Newcastle manager Eddie Howe has warned pitch invasions could lead to a “potential tragedy” as British police opened an investigation into an “altercation” involving Crystal Palace manager Patrick Vieira and an Everton fan.
Footage appears to show Vieira kicking out at the supporter, who was apparently taunting the former Arsenal and France midfielder after Everton secured their Premier League status with a dramatic 3-2 win on Thursday.
The Palace manager, who was surrounded by jubilant Everton fans celebrating their survival, refused to comment on the incident after the game. Merseyside Police said in a short statement that they had begun a probe into the events at Goodison Park.
“We are working with Everton FC to gather all available CCTV footage and are speaking to witnesses,” the force said. “No formal complaint has been received and enquiries into the incident are ongoing.”
Thursday’s pitch invasion came on the same day a Nottingham Forest fan was jailed for headbutting Sheffield United captain Billy Sharp after Tuesday’s Championship play-off semi-final, second leg. There were also scenes of disorder at Port Vale on Thursday, with Swindon manager Ben Garner saying his players were “physically and verbally abused” after their League Two play-off semi-final defeat.
Newcastle boss Howe, whose side face relegation-threatened Burnley on the final day of the Premier League season tomorrow, said: “We have to act very quickly because we want to avert potential tragedy. The scenes at Nottingham Forest, I thought, were shocking to see and at Everton as well. I think we’re going into dangerous territory where something could happen in a game that has terrible consequences, and I don’t think anyone would want to see that.”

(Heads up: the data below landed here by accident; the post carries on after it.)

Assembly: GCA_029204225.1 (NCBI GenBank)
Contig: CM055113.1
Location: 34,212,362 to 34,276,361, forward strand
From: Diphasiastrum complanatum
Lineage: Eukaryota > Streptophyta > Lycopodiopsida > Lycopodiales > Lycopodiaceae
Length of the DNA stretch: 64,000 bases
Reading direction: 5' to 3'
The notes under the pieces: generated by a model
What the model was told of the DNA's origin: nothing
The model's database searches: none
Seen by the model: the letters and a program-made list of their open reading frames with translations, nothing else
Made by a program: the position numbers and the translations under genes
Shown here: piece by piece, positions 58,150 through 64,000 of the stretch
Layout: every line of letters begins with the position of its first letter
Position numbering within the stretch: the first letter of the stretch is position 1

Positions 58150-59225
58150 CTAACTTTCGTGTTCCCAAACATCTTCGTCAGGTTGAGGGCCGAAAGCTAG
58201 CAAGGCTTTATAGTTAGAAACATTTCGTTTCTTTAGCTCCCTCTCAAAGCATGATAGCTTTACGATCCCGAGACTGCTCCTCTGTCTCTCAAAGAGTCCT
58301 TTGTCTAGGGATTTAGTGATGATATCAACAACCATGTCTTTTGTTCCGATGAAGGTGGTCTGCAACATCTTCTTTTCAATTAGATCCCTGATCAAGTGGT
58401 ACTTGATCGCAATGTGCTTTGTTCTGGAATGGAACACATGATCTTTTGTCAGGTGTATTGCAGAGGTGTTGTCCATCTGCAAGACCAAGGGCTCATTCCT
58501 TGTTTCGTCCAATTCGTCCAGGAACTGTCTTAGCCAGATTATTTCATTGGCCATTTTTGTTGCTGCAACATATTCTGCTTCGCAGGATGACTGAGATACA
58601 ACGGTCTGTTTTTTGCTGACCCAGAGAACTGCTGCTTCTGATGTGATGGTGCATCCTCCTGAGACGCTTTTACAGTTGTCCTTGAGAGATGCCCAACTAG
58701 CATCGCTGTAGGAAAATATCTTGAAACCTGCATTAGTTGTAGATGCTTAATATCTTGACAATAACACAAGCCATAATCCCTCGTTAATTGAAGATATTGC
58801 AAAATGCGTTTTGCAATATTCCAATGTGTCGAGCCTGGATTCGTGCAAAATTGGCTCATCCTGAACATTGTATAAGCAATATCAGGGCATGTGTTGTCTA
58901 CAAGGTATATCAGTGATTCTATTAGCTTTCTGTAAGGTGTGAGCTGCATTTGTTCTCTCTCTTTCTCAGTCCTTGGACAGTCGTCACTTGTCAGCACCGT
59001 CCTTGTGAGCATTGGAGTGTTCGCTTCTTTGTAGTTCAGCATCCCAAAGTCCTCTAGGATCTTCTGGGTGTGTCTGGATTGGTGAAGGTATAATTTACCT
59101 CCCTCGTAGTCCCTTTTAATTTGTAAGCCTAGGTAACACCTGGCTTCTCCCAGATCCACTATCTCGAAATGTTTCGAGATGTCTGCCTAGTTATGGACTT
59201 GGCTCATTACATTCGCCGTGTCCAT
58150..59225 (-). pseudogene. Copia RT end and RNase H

The national head of football policing described the rise of pitch invasions as “alarming”. “The pitch is the players’ place of work and like everyone else, they should be able to feel safe,” said Chief Constable Mark Roberts. “I know emotions are running high when clubs are getting promoted or avoiding relegation, but having large numbers of fans rushing onto the pitch at the end of the game is a safety risk for everyone.”
The English Football Association said the rise in anti-social behaviour is “completely unacceptable” and urged clubs to do more to control their supporters.
“It is illegal to enter the pitch area in any stadium and these actions are putting players, fans and people who run the game at great risk,” the FA said.
Liverpool could win a league title with fans in the stadium for the first time since 1990 this weekend should Manchester City slip up at home to Aston Villa. The Reds ended their 30-year title drought in 2020 behind closed doors due to coronavirus restrictions.
But Liverpool boss Jurgen Klopp urged supporters to control themselves against Wolves at Anfield, even if they do win the title. “For the players of the other team it’s massively uncomfortable and it should not feel dangerous for them,” said Klopp. “We can celebrate things without threatening ourselves and the opponent.”
LEAVE A COMMENT Your email address will not be published. Required fields are marked*
Veteran Sjostrom, teenager McIntosh complete doubles
Bagnaia edges Quartararo for Dutch MotoGP pole
Overton stars with bat and ball as England eye win
‘Outstanding’ – Australia skipper Finch lauds Sri Lankan fans
Maxwell’s Test hopes on the rise despite deteriorating ‘baggy green’
India squad for Ireland tour shows strength in depth: Captain Pandya
Schauffele again goes bogey-free for Travelers lead
Young civil society leaders converge at Rabat gathering
Chun still maintains control at Women’s PGA Championship